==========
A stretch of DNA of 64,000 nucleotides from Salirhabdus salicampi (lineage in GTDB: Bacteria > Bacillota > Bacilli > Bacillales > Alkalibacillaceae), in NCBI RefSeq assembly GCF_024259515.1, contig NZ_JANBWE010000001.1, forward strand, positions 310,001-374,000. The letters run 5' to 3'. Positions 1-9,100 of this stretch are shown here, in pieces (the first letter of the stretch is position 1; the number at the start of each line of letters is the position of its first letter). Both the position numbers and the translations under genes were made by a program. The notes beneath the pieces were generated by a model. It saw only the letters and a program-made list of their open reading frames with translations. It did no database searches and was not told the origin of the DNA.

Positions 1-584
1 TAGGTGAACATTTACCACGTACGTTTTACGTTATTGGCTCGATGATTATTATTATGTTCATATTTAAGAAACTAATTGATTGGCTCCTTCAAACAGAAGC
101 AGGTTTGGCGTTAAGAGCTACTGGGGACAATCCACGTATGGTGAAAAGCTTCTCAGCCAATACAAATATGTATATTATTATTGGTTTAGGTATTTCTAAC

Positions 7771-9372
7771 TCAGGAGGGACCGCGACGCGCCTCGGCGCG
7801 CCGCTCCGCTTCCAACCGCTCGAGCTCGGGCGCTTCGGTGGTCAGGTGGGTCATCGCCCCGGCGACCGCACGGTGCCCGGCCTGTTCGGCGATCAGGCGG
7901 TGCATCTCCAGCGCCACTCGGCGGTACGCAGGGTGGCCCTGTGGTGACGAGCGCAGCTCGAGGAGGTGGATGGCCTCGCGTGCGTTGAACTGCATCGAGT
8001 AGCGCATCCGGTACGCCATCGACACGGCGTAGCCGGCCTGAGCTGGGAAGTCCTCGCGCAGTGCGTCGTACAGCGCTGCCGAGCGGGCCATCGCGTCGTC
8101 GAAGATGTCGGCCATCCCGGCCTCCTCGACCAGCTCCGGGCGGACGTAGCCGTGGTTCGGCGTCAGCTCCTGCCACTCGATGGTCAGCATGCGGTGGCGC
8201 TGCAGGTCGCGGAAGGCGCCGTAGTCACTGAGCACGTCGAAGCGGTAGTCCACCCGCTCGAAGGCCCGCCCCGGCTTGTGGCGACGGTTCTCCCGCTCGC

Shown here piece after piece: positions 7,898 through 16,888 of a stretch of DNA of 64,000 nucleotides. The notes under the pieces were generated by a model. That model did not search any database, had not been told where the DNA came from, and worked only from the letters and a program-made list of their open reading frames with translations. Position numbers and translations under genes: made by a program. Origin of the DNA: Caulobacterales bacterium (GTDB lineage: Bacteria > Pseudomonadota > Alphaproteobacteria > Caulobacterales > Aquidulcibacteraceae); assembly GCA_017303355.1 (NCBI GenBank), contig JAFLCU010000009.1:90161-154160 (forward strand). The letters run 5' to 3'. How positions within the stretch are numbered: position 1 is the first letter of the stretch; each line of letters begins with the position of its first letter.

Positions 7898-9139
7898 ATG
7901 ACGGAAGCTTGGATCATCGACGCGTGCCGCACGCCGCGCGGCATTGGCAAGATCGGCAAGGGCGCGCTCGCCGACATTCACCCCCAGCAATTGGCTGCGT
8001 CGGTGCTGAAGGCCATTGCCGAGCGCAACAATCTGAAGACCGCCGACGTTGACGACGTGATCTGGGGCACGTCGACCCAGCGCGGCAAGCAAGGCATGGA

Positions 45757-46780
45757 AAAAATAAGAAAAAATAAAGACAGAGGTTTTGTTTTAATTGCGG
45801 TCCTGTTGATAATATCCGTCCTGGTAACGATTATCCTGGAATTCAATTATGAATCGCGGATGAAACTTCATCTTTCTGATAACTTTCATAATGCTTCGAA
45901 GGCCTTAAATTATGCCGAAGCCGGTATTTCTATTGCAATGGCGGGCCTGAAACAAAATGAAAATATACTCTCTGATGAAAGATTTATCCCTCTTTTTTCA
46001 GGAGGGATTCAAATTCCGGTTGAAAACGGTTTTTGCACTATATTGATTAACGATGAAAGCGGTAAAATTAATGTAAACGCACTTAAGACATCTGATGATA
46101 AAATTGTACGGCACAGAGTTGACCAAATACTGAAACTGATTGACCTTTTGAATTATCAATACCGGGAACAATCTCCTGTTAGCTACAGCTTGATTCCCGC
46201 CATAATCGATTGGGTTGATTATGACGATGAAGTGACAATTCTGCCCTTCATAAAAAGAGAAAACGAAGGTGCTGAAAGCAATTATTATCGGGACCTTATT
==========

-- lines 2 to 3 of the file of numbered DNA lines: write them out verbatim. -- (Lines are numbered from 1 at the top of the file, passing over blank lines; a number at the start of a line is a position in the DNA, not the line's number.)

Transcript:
Positions 1-584
1 TAGGTGAACATTTACCACGTACGTTTTACGTTATTGGCTCGATGATTATTATTATGTTCATATTTAAGAAACTAATTGATTGGCTCCTTCAAACAGAAGC